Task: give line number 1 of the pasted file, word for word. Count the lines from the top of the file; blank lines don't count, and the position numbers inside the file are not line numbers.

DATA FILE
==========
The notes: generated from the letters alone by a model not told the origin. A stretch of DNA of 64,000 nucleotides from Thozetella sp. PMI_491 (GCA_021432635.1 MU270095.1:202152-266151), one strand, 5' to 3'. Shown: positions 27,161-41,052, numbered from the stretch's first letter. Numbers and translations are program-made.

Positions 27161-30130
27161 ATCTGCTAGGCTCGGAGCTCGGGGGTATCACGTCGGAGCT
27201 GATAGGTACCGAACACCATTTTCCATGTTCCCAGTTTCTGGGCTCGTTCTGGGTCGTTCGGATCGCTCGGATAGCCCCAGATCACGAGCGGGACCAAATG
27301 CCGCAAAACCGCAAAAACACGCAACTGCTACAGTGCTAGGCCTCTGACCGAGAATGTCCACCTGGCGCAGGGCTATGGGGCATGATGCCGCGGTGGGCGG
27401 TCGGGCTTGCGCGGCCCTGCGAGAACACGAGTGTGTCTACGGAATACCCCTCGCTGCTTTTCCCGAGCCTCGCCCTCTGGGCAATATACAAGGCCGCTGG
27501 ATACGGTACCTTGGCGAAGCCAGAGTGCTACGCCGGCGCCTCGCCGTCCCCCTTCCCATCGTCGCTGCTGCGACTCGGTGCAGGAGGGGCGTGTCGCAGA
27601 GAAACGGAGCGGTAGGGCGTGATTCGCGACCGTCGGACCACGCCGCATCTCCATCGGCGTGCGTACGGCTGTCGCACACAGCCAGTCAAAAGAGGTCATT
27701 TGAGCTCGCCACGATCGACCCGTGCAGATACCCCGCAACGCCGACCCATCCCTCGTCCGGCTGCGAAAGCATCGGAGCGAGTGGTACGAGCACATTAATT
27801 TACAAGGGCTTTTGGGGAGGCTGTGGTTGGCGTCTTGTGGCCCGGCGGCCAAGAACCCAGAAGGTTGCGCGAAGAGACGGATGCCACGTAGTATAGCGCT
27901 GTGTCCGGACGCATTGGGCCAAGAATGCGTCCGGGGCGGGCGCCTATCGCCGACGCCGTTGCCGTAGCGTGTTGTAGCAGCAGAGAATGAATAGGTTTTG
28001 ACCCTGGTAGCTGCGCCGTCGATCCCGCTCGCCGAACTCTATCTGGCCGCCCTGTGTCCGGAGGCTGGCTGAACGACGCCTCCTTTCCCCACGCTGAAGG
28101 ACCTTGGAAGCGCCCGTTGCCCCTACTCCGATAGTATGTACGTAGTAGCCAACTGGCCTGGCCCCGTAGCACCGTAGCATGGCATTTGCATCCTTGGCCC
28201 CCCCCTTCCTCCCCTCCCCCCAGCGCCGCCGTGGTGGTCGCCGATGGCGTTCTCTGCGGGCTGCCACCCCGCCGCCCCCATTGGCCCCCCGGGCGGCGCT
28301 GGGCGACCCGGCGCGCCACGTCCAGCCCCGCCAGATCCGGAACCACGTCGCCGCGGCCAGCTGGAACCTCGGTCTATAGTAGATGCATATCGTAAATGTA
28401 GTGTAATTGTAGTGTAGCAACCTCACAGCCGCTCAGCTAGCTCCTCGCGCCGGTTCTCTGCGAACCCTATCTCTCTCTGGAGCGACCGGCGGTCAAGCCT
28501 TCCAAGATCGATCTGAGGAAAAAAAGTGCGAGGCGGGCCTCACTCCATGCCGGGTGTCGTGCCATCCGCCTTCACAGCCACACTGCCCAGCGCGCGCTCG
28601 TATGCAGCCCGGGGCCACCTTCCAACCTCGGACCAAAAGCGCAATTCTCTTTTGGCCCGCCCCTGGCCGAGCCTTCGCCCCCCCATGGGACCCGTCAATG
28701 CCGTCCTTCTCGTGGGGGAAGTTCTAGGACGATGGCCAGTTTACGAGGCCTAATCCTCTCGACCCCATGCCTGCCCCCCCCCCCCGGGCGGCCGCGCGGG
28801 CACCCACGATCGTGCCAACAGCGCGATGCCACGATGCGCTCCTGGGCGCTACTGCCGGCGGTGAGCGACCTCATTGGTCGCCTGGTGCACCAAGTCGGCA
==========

The notes: generated from the letters alone by a model not told the origin. A stretch of DNA of 64,000 nucleotides from Thozetella sp. PMI_491 (GCA_021432635.1 MU270095.1:202152-266151), one strand, 5' to 3'. Shown: positions 27,161-41,052, numbered from the stretch's first letter. Numbers and translations are program-made.